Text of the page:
Now is the Time for Bow Maintenance

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Bow season just ended, but it is not too early to start getting your bow ready.  What you do now, might mean the difference between a dead deer later, or one that should be dead.

Getting your bow out of the closet a couple of days before season, drawing it back to see if everything feels O.K. is not getting ready.  When you go to the woods you need to know your equipment is going to work.  However, knowing that your bow is ready should be done before you shoot your first practice arrow.

If you have a bow press inspect the cam and shafts before doing anything else.  If you do not a bow press take it to the local pro shop.  Plastic bushings and shims wear over time.  Check for nicks and worn areas.  Replace any damaged parts.  Also, check the cam for excess lateral movement when on the axle shaft.

Check for nicks in the cam itself where the string is in contact with the cam.  A nicked cam can damage your string which could lead to personal injury.  The nicks can be fixed with a small file or sand paper.  Now is also the time to clean out excess wax that has built up in the string grooves.  Do not use oil as it will attract and hold grime.  Instead use a graphite based lubricant by placing a small amount on the axle before re-assembling the bow.

Now that the bow is back together, check and see if the cams are in tune.  This is where single cam bows are good.  It is impossible for a single cam bow to get out of tune.  When your bow has two cams, and one is slower than the other you will not be able to shoot tight groups.  To check this slowly pull your bow back while someone watches to make sure both cams roll over at the same time.  Normally, the lower cam causes the first problems.  This is caused from abuse, by lowering the bow to the ground from the stand and dirt getting into the lower cam causing it to loose its tune.  Visually inspect for nicks and dirt in the cam.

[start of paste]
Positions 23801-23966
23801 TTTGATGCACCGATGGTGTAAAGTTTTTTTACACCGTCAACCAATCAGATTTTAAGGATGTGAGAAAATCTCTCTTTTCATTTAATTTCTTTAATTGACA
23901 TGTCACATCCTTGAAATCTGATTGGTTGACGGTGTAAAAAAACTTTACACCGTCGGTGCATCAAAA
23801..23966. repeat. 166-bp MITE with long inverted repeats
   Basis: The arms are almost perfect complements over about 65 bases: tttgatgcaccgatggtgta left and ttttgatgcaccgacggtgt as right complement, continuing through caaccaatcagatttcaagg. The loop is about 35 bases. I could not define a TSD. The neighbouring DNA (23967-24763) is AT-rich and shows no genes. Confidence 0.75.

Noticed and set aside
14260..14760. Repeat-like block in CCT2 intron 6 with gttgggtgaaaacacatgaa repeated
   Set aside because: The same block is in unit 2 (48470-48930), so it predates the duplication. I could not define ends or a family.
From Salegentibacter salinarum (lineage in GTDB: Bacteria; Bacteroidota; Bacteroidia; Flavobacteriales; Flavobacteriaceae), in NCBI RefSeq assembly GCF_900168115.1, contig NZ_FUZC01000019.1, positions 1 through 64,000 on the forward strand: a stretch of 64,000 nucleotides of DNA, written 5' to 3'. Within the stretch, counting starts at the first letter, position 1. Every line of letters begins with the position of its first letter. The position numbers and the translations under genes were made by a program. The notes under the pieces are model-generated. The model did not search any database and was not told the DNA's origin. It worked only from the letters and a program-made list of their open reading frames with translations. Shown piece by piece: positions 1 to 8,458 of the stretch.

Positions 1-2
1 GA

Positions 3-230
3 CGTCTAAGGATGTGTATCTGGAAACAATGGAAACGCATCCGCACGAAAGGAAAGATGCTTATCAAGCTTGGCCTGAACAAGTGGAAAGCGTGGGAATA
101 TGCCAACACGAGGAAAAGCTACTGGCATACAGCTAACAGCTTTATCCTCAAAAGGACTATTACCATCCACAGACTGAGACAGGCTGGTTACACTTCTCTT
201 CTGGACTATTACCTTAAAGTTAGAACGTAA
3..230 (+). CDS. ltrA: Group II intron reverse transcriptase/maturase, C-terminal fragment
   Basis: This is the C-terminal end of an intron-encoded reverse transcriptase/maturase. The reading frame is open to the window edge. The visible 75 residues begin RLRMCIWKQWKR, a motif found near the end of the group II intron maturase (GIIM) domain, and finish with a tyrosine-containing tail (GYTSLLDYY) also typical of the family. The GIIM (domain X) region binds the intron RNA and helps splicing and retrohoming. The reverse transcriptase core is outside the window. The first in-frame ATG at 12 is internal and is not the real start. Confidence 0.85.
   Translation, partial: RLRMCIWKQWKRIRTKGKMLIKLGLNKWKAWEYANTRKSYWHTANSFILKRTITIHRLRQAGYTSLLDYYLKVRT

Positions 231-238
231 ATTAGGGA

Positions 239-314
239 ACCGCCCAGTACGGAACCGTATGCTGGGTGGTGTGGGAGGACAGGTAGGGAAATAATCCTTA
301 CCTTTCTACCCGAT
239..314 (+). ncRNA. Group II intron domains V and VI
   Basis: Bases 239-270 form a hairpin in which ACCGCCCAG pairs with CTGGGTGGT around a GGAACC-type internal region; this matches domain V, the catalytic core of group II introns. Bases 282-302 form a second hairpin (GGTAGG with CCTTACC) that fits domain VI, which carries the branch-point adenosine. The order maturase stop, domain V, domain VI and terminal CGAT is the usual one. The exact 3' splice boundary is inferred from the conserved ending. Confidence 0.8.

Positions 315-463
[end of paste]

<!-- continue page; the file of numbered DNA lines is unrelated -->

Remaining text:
Now that the limbs and cams are fine, check the riser and attachments.  Make sure all screws and nuts are tight.  If you use a prong-type arrow rest that has a protective coating on it to dampen the noise, remove it and use fine sand paper and lightly sand the steel prongs.  Clean all moving parts and use a graphite lubricant if needed.

Now check your sight that there are no loose parts that could come off or make noise.  Check for broken or missing pins, and cracks.  Over the years I have had many fiber optic pins get cracked or even fall off.  If this happens now is the time to replace the pins.

The string is the next thing to take a look at.  The serving is the first part of the string to look at.  Look for fraying ends and see if it is coming untied.  You do not have to replace the whole string if the server is the only problem.  Look for cuts in strands on the main string.  Inspect the cables carefully.  String stretch on a two-cam bow will cause the bow to come out of tune.  It is possible for a pro-shop to add a twist to the string to tighten it up, rather than having to purchase a new string.

Once you have made a complete check of your bow the job of tuning will be easier.  If your cams are out of tune you should bottom out both limbs and then turn out the limb bolt in equal amounts.  This will give you equal tiller.  Bows from the factory are set up the same way.  If you had to replace your string or server you will need to make sure that your arrow is roughly centered with the rest and that the sight pin is lined up over the top of your arrow and that the arrow is at a 90 degree angle to the rest.  Now the only thing to do is shoot a few arrows and make adjustments to the sights if they are off.

 

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Jason Houser
Jason Houser is an avid traditional bowhunter from Central Illinois who killed his first deer when he was nine years old. A full-time freelance writer since 2008, he has written for numerous national hunting magazines. Jason has hunted big game in 12 states with his bow, but his love will always be white-tailed deer and turkeys. He considers himself lucky to have a job he loves and a family who shares his passion for the outdoors. Jason writes full time and is on the pro staff of two archery companies; in his free time, he fishes and traps as much as possible.

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